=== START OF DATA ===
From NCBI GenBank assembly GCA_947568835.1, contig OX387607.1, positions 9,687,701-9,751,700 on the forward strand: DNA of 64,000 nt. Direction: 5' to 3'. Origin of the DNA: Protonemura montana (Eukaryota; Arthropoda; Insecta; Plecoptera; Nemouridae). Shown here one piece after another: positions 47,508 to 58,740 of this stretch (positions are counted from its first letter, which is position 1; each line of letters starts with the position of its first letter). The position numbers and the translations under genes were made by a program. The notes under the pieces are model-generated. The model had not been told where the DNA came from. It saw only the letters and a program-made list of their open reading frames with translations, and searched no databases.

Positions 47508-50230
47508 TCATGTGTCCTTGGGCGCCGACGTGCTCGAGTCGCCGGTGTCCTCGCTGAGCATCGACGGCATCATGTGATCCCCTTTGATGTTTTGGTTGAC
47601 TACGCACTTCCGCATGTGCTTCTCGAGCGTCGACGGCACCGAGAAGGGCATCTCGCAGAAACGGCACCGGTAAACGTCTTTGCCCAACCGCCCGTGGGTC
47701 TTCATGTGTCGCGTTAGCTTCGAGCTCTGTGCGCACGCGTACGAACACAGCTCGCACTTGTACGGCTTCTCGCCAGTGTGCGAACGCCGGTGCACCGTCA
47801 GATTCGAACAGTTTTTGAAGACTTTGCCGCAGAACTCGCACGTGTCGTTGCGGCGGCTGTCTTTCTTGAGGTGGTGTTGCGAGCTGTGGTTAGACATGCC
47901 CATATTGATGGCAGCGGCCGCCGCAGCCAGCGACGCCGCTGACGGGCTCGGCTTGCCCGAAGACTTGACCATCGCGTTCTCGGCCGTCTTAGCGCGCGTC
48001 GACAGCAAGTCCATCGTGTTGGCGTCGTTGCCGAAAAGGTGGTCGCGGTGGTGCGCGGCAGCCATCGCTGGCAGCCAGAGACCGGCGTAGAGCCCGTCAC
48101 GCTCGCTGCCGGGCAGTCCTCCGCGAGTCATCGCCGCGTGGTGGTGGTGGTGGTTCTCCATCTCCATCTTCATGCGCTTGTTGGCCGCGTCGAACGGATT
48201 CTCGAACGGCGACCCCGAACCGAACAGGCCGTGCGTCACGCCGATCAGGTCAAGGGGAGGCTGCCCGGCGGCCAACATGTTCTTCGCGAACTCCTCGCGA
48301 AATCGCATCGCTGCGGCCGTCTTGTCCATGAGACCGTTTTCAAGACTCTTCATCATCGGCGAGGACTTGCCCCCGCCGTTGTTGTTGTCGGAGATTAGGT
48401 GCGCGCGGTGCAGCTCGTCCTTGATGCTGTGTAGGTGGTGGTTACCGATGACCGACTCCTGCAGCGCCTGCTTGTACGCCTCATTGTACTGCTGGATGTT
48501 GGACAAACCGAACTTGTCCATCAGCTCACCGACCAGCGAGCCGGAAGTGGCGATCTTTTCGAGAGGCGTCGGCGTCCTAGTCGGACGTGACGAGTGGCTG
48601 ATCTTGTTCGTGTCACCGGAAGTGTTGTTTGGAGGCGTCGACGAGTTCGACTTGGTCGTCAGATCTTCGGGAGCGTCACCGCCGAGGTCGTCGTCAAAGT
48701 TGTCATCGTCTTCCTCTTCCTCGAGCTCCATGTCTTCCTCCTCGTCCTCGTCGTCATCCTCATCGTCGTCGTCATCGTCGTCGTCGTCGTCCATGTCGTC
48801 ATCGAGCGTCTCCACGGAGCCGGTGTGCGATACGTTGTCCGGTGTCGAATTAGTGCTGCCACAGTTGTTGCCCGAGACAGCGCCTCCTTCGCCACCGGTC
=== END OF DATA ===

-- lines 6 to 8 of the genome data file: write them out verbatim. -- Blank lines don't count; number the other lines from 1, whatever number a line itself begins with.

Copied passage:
47801 GATTCGAACAGTTTTTGAAGACTTTGCCGCAGAACTCGCACGTGTCGTTGCGGCGGCTGTCTTTCTTGAGGTGGTGTTGCGAGCTGTGGTTAGACATGCC
47901 CATATTGATGGCAGCGGCCGCCGCAGCCAGCGACGCCGCTGACGGGCTCGGCTTGCCCGAAGACTTGACCATCGCGTTCTCGGCCGTCTTAGCGCGCGTC
48001 GACAGCAAGTCCATCGTGTTGGCGTCGTTGCCGAAAAGGTGGTCGCGGTGGTGCGCGGCAGCCATCGCTGGCAGCCAGAGACCGGCGTAGAGCCCGTCAC